European equities staged an unconvincing rebound on Tuesday, briefly winning support after Beijing pumped cash into the money market to soothe worries over the slowing Chinese economy.
Frankfurt, London and Paris won about 1.0 percent in early deals, but turned lower as the morning progressed and investors shunned risky assets amid ongoing jitters over China and the Middle East.
The euro meanwhile hit a one-month low at $1.0765 on news that eurozone inflation was unchanged at a weaker-than-expected 0.2 percent in December.
Adding to the picture, oil prices dipped Tuesday as the crude supply glut overshadowed a diplomatic row between key producers Saudi Arabia and Iran.
Global stock markets had tanked Monday with Chinese equities automatically suspended after slumping on weak manufacturing data from the world's second biggest economy.
Miners and oil firms were among the worst casualties from the fierce selloff because China is a top consumer of commodities.
- Coming to terms with 'new' China -
"Markets are in a very much risk-off scenario with investors not wanting to start the year off with big losses so the riskier assets are suffering, such as equity markets," said analyst James Hughes at trading firm GKFX.
There are still worries about the stability of the Chinese economy and the ability of the rest of the global economy to come to terms with the new China, one that no longer looks to double-digit GDP growth as the norm.
"Markets have not coped well with this up to now," he told AFP.
Asian markets mostly fell Tuesday, with Shanghai down 0.3 percent after a topsy-turvy session that witnessed opening losses of three percent.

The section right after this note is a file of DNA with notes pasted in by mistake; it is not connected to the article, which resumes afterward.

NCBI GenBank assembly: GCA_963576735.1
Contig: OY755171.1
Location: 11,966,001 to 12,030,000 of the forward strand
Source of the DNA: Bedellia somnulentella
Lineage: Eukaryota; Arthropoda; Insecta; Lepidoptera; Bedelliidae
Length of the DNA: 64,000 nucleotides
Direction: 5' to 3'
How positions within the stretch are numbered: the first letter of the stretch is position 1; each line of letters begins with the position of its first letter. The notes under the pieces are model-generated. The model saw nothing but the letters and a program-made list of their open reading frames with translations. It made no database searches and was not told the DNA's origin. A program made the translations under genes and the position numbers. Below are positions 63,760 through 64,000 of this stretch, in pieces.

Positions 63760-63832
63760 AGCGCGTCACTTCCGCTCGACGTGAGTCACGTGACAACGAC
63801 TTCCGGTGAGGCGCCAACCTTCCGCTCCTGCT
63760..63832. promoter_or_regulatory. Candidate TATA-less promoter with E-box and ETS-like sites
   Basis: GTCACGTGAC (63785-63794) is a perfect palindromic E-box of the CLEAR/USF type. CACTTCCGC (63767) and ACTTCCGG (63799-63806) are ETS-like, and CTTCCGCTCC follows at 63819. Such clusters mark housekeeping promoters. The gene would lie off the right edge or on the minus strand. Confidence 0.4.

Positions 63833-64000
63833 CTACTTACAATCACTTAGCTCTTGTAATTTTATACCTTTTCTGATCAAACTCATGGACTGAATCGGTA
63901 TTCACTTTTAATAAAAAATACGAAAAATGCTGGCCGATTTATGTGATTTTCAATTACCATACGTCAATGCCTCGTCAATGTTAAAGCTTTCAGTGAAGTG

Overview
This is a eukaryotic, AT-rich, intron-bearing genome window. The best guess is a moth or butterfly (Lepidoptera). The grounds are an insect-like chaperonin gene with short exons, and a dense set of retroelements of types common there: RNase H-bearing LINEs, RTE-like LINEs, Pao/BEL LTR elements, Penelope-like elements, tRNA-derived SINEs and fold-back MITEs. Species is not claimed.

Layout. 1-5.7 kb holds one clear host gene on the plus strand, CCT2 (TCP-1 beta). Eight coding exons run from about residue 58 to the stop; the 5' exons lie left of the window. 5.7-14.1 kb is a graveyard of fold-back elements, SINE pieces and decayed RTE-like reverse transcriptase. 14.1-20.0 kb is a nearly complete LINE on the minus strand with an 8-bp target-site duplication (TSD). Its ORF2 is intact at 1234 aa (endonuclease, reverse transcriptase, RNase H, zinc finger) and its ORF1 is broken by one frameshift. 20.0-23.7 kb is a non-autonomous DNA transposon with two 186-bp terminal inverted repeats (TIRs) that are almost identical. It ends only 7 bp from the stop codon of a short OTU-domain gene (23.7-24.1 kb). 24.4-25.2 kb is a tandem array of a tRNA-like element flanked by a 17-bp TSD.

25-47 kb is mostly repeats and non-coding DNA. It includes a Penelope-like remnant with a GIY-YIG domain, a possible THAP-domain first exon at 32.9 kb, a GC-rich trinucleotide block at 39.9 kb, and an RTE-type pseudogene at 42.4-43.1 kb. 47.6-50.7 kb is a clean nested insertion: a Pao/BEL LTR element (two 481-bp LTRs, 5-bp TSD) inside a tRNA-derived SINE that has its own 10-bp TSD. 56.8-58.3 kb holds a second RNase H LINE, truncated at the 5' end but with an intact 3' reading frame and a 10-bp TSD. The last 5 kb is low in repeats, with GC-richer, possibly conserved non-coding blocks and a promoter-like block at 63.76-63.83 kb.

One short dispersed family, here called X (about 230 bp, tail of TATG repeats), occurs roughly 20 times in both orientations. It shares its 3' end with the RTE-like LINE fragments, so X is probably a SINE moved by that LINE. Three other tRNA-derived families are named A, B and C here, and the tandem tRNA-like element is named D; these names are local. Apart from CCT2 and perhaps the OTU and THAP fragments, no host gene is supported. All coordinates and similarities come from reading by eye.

State-controlled funds bought stocks on Tuesday, Bloomberg News reported, quoting people familiar with the matter, mirroring moves last year when the government waded into the market to halt a rout.
The People's Bank of China, the central bank, also pumped 130 billion yuan ($20 billion) into the money market, according to a statement.
"Whilst European investors may have initially taken China’s market injection has a rebound-worthy bit of news, the fact is that ... this still didn’t help the Shanghai Composite avoid a wild, and negative, session of trading," said Spreadex analyst Connor Campbell.
In echoes of the summer's turbulence that saw trillions wiped off valuations, most bourses in Asia tumbled in the first few minutes of trade on Tuesday before bouncing in and out of positive territory throughout the day.
The selling on Monday was fuelled by more downbeat data on Chinese factory activity, the latest evidence showing the Asian powerhouse economy struggling with its lowest annual growth rates in 25 years.
The data -- combined with the expiration this Friday of China's measures brought in to curb last year's share slump -- sent Shanghai stocks crashing almost seven percent on Monday.
Regulators halted trading in China before the scheduled close on Monday, the first day a new circuit breaker mechanism was in place.
Elsewhere on Tuesday, Hong Kong finished 0.7 percent lower, having also enjoyed healthy buying spells, while Tokyo closed down 0.4 percent.
More gloomy data on Monday revealed that factory activity in the United States -- the world's biggest economy followed by number two China -- had also contracted last month.
Shane Oliver, head of investment strategy in Sydney at AMP Capital Investors, said he expected China to further ease monetary policy, adding to the six interest rate cuts between November 2014 and November 2015.
"We've been reminded that volatility in financial markets remains high and that the global economy still needs monetary policy support," he added.
- Key figures around 1030 GMT -
London - FTSE 100: DOWN 0.1 percent at 6,084 points
Paris - CAC 40: DOWN 0.7 percent at 4,489
Frankfurt - DAX 30: DOWN 0.9 percent at 10,191
EURO STOXX 50: DOWN 0.7 percent at 3,142
Tokyo - Nikkei 225: DOWN 0.4 percent at 18,374.00 (close)
New York - Dow: DOWN 1.6 percent at 17,148.94 (close)
Euro/dollar: DOWN at $1.0773 from $1.0833 late Monday
Dollar/yen: UP to 118.88 yen from 119.42 yen